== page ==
Essentially, over the course of our history living and working with most dogs, we’ve purposefully or otherwise selected against a willingness or desire to challenge our status as leader. We found that since we as humans have the longer view and hold the construct of what we want to accomplish, it makes much more sense to have dogs who easily agree to work with us, no matter what we ask. While this has been done with LGDs to varying extent (the more stranger friendly types to more extent than the others), I do not believe that LGDs operate in the same way that most dogs do. They are not complete outliers, (sharing this niche with the most serious protection and spitz dogs, for instance) but as we’ve discussed before, they do fill a unique working role and have had their maternal and aggressive tendencies exaggerated in order to be successful at it. This lends them to behave more like a primitive social canid, thriving in familial groupings, as well as with a more rigid social hierarchy than most. It is often noted that the working LGD learns best by watching and doing, is sensitive to subtle nuanced body communication and is quite often ahead of other dogs or even humans in terms of knowing what is going to happen next in interaction. All of this lends itself to a highly sensitive dog who needs a solid foundation to operate from.
It is my firm belief that not only are LGDs concrete thinkers in general (like many herding dogs for instance), but they also appreciate knowing where they stand in relationship at all times. Uncertainty does not lend itself to security. You’ll seldom see two working LGDs meet without establishing right away who is the leader and the follower. This doesn’t always play out in the same way with humans, but the conversation is very similar. Knowing who is in charge doesn’t need to be, and often isn’t the result of a physical altercation, but it needs to be established just the same. It may have to be revisited as dynamics of the relationship change (a maturing pup, for instance), but once established it remains static and doesn’t need to be proven over and over in every interaction. Our LGDs are less interested in challenging the leadership position with us humans than they are with their canine counterparts, but they are hard wired to step into the gap if they find that we aren’t willing or able to lead. If we are unconfident, unreliable, distant or otherwise irrelevant and untrustworthy, they will step into the void. They will also do so if we are under threat or incapacitated, something we generally find a positive trait.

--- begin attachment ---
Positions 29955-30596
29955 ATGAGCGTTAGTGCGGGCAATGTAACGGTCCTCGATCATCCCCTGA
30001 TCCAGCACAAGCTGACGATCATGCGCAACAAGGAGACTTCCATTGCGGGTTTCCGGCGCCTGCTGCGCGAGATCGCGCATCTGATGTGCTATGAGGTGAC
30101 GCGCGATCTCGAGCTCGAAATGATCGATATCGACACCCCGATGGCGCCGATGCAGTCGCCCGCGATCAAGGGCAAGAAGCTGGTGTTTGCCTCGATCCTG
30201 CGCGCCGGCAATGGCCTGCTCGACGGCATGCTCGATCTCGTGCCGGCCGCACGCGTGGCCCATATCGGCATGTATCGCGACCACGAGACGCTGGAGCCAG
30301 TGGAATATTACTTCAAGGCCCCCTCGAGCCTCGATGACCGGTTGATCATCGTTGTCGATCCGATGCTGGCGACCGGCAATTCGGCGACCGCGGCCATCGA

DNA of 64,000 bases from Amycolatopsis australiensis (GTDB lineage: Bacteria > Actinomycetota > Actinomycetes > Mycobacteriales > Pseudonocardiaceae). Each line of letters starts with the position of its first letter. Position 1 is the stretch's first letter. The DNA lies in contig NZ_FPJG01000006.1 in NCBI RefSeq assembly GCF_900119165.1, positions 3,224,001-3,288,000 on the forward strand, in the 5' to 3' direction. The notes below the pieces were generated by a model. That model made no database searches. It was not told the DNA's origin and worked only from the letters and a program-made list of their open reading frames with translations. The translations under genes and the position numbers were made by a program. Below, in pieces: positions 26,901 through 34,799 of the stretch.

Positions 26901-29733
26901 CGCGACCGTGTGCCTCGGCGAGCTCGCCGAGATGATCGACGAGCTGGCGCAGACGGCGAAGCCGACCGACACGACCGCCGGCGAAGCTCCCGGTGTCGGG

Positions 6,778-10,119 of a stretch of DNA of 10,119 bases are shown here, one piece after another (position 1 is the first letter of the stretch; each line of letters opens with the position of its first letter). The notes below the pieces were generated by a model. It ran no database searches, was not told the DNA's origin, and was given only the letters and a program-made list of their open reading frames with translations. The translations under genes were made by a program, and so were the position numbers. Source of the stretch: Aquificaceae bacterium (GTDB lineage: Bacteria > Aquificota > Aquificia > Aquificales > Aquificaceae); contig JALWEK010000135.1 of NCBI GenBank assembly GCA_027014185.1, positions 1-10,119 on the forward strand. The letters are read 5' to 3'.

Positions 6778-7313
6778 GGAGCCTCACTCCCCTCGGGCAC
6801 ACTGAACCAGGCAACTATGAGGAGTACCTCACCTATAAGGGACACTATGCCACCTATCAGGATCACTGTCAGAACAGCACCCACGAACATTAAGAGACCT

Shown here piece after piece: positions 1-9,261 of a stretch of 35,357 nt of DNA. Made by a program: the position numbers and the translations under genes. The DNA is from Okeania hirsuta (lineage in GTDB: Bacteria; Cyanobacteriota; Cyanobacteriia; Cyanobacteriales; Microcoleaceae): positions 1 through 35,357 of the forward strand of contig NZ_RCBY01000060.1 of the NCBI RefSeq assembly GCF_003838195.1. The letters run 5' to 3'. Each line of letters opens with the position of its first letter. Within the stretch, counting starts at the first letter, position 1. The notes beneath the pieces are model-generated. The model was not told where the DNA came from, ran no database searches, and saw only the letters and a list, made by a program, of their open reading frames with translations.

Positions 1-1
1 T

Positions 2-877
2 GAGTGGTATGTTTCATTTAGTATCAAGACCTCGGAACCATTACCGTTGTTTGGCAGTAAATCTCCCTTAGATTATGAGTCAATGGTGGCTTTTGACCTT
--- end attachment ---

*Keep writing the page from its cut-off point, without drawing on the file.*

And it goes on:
Working LGDs are warriors. They go forward into battle when other dogs would run and hide. They do the opposite of what comes naturally to most animals; they give up self preservation to put themselves in harm’s way for the benefit of others. There is little time for ongoing negotiation when you’re in protection mode 24 hours a day, 365 days a year. This is one of the reasons why working LGDs always need to know where they stand, who they can trust and who will have their back… or equally who they are expected to provide back up for. Regardless of which training methods are chosen, earning the trust of your working LGD(s) and ensuring that they are comfortable in their social interactions with both humans and each other ought to be highest on your list of priorities. A confident and secure dog does the best work, and in the end, we can agree that we all need dogs who work to the best of their abilities. The lives of their charges depend on it.